Toll Bridge Passes and Tokens

Tales and Treasures from the rich legacy of the Hudson’s Bay Company

Written by Amelia Fay

Posted March 4, 2022

Prior to 1891, when a first bridge was completed, the only transportation option between Winnipeg and St. Boniface, Manitoba, had been by ferry across the Red River. But, with a growing population in the Norwood area of St. Boniface, the Norwood Improvement Company, owned largely by directors of the Canadian Pacific Railway, commissioned the construction of the original Norwood Bridge.

A toll keeper on the Winnipeg side collected tolls from all who wished to cross, with the exception of people who owned property in Norwood. Paper passes and aluminum tokens — including these 1898 tokens priced at two cents each — were issued by the Red River and Assiniboine Bridge Company for pedestrians as well as for transit by horse and carriage.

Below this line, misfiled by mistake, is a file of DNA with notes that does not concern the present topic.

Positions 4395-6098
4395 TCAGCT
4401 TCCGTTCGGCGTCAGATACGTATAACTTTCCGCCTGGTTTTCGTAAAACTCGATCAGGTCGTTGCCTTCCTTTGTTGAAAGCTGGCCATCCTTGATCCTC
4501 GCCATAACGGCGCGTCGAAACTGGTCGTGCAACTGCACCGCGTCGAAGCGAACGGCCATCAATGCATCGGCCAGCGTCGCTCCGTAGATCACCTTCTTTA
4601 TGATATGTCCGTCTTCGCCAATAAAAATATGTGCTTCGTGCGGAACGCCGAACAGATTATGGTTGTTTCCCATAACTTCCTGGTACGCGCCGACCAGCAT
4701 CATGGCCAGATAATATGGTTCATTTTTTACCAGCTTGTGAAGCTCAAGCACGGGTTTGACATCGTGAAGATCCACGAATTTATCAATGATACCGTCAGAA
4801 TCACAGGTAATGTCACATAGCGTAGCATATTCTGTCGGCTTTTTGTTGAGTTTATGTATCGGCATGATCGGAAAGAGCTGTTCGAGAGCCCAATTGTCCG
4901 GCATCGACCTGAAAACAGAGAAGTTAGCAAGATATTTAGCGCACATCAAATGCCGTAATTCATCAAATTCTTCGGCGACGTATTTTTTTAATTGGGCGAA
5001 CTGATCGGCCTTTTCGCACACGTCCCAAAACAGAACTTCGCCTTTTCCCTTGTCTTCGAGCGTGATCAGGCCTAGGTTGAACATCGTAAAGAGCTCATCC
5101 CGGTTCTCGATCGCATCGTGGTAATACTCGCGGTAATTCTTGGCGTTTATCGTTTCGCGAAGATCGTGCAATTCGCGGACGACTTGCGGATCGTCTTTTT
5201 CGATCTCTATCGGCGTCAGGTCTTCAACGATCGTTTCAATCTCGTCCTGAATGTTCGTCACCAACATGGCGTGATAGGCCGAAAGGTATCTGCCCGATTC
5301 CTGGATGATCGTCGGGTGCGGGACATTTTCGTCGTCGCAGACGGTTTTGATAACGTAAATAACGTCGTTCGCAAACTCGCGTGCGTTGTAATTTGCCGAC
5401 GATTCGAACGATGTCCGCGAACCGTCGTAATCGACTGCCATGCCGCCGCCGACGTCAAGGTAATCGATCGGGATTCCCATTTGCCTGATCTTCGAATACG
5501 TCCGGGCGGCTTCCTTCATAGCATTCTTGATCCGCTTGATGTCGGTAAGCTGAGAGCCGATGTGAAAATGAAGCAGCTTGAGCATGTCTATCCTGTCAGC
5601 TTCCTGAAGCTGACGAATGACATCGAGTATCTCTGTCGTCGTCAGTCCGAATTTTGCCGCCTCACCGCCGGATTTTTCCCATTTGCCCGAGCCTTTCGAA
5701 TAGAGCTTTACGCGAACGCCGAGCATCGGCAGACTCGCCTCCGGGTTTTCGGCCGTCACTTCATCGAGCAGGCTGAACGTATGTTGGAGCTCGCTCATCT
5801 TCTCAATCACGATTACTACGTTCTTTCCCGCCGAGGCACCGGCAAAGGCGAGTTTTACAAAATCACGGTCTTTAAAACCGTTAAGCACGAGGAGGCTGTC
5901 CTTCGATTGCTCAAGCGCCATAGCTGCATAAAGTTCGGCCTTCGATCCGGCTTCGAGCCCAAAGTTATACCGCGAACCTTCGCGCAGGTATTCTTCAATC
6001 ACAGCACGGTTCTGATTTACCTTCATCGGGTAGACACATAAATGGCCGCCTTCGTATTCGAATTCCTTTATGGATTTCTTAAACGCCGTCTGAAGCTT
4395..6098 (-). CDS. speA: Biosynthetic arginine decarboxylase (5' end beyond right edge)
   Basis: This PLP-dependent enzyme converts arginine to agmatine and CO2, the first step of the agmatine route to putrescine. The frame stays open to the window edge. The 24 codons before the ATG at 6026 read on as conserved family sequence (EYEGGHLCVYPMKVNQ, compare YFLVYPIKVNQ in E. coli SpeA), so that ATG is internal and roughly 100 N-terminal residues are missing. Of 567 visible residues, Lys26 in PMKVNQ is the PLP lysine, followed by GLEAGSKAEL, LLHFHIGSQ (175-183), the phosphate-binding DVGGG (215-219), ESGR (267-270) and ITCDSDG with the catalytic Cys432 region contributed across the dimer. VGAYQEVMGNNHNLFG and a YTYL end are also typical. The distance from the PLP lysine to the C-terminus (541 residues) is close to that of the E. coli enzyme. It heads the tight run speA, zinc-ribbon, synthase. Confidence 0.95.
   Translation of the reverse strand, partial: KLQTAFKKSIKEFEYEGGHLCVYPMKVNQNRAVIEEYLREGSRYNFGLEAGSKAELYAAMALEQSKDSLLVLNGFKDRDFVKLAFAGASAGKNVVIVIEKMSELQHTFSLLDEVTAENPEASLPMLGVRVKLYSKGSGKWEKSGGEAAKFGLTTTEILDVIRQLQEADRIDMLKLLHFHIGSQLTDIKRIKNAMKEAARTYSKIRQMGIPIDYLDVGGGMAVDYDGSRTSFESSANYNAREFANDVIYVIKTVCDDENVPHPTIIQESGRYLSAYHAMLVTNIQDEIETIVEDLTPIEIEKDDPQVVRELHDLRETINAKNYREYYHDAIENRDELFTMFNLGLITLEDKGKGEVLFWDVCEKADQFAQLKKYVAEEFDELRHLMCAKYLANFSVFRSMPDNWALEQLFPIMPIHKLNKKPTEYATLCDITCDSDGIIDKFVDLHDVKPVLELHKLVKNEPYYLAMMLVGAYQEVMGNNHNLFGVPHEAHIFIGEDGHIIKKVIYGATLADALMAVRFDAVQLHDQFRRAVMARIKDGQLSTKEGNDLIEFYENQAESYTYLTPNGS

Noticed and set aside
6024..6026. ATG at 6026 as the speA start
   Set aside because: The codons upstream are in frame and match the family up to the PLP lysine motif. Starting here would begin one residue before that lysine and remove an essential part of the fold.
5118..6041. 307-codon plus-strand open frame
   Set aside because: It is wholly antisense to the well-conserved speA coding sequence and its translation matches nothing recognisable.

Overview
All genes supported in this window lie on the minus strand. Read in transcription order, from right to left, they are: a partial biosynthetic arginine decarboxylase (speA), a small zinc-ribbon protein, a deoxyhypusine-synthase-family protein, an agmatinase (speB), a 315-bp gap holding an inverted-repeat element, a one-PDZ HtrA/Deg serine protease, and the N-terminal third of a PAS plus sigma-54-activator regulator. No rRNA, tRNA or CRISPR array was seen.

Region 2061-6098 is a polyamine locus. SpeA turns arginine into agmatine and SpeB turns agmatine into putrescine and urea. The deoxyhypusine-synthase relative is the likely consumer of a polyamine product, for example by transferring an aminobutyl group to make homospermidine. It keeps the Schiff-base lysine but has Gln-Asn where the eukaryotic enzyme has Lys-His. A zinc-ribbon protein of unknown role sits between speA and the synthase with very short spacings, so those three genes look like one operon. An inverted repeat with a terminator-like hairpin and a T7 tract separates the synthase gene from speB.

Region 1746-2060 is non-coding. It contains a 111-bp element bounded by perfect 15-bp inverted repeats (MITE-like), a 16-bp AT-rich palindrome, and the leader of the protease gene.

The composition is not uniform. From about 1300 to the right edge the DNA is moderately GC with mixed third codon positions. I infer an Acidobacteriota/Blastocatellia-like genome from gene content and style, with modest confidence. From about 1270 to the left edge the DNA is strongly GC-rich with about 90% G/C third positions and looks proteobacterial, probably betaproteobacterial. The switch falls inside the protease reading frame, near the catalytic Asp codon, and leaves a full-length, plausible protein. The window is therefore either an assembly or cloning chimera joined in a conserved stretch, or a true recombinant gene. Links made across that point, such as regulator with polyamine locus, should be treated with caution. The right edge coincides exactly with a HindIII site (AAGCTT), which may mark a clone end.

Revenues for the toll bridge were reportedly around twenty-five dollars per week in the early days, but with increasing traffic this grew to around fifty dollars per day. The tolls ceased in 1909, after St. Boniface purchased the bridge. The HBC merchandise department donated these tokens and passes to the original HBC Museum Collection in 1922, and St. Boniface was amalgamated with Winnipeg in 1972. 

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Amelia Fay is curator of the HBC Collection at the Manitoba Museum.

This article originally appeared in the April-May 2022 issue of Canada’s History.

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